Friday, February 8, 2013
Sharemax- Ownership of multimillion rand Pretoria shopping malls disputed
Ownership of multimillion rand Pretoria shopping malls disputed
Capicol and Nova clash over The Villa and Zambezi.
JOHANNESBURG - A dispute is raging over the ownership of two of Pretoria’s largest shopping malls. The malls in question are Zambezi and The Villa, which were promoted by Sharemax. Public investors poured a total of R2.3bn into the two projects – R756m into Zambezi and R1,590m into The Villa.
These investors now hold debentures and shares issued by Nova Property Group.
Last year, Nova subsidiary, Villa Retail, took ownership of 30% of The Villa. The remaining 70% is held by Capicol 1, the mall’s developer.
But the 30% apportioned to investors could be in danger, if Capicol director Paul Kyriacou is to be believed.
Kyriacou explains that when he originally negotiated the sale of The Villa, he was granted an option to buy the mall after it had been transferred to Villa Retail. The price would be determined by the mall’s income.
Kyriacou told Moneyweb last week that this option remains valid. Furthermore, because the selling price is based on income, and the mall is not earning any, Kyriacou claims he is entitled to buy Villa Retail’s 30% share for nothing. He has notified the company’s directors of his intention to exercise the option.
However, Nova director Dominique Haese has hit back at Kyriacou’s claims. Haese says that Kyriacou’s statements regarding any option are “incorrect, sensationalist and devoid of any basis, be it in law or in fact”.
Haese claims that Villa Retail is entitled to receive transfer of an additional 50% of The Villa, and that no money is owed to Capicol 1.
The Zambezi Mall is subject to a similar dispute. Last year, half of the mall was transferred to its designated owner, Zambezi Retail, with Capicol retaining the other half.
Haese says that Zambezi Retail does not owe any money to Capicol, and that it is entitled to the remaining 50% of Zambezi.
But this version differs strongly with Kyriacou’s.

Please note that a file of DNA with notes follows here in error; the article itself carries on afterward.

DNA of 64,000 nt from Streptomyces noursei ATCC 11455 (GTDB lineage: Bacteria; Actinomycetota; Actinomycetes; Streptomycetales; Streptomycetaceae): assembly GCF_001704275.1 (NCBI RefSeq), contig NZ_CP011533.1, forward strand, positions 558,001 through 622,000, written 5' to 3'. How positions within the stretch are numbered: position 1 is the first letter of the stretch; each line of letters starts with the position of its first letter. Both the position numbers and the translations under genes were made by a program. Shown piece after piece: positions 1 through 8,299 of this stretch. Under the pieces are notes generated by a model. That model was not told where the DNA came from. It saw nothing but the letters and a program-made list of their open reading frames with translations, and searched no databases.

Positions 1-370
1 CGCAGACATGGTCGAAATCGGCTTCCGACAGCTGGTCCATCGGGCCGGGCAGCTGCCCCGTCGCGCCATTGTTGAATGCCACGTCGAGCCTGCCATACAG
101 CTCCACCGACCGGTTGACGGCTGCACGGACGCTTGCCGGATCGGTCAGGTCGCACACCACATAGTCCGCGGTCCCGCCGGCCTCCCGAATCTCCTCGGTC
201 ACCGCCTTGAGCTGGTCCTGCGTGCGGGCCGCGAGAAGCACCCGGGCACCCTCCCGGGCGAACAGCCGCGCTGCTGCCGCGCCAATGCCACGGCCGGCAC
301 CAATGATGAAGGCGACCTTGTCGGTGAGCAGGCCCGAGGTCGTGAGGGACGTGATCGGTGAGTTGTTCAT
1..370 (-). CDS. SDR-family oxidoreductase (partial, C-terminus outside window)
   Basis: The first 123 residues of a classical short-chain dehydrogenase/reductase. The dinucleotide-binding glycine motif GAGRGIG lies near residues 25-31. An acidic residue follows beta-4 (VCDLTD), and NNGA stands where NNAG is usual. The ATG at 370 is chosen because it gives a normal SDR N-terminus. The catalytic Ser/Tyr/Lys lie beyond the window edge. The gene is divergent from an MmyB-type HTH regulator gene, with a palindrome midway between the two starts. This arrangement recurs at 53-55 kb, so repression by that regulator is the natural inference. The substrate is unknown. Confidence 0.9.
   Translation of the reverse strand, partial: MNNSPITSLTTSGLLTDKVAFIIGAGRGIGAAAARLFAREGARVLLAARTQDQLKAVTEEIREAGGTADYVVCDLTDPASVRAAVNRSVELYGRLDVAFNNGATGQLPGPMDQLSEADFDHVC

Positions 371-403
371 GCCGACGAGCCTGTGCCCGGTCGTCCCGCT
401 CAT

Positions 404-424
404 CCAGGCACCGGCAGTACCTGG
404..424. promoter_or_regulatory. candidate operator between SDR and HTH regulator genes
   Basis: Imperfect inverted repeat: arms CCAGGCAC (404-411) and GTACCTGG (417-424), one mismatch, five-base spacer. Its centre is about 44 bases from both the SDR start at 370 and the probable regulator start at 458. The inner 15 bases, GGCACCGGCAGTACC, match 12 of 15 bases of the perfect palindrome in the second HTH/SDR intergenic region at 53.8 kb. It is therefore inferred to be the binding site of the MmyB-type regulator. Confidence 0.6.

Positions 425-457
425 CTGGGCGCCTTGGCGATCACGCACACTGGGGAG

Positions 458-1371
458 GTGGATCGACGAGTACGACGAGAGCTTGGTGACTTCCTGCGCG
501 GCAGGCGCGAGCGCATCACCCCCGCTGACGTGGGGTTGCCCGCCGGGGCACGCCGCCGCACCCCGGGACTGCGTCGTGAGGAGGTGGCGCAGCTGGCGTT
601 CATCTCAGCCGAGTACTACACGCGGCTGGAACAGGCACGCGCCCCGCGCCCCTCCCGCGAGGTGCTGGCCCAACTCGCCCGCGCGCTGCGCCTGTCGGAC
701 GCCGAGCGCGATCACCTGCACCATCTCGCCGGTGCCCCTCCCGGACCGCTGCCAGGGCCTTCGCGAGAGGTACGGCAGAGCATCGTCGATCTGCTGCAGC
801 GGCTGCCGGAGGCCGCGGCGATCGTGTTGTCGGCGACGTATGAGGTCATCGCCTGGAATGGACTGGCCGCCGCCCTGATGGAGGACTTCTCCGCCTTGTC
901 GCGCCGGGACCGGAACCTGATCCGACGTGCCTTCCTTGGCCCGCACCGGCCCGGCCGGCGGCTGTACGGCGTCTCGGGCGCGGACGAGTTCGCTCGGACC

Kyriacou claims Capicol was owed tens of millions of rand for the remaining half, which has not been paid. Kyriacou says he has now “cancelled” the sale agreement.
Kyriacou expects both The Villa and Zambezi disputes to go to arbitration.
Words fly over Zambezi vacancies
Today there are virtually no tenants at the Zambezi Mall. Departing tenants include: Checkers, Standard Bank, Maxi’s, Pep Stores, Vodacom, Chicken Licken, Cubana, Rhapsodys, Land Rover and King Pie.
Both Capicol, and the mall’s manager, Frontier Asset Management, which Haese and her co-directors own, blame the other for this sorry state of affairs.
Kyriacou claims that when Capicol handed over management of Zambezi to Frontier, it was 80% occupied.
“How can you chase away a tenant like Checkers?” asks Kyriacou.
But Haese responds that at the relevant takeover date, “vast areas (in excess of 60%) of the Zambezi Mall had been ‘let’ to Capicol Group/Kyricaou related/controlled lessees at, to say the least, questionable and economically unviable rentals, as historically arranged by Mr Kyriacou for his own benefit”.
Haese continues: “Shortly after takeover, Mr Kyriacou abandoned all of these businesses as part of a clear strategy to diminish the value of the Zambezi Mall, under circumstances where he was effectively, historically, both lessor and lessee.”
Haese says that Capicol failed to keep promises made to Checkers, which included the completion of the access roads, and the building of an access ramp.
( Moneyweb ) Julius Cobbet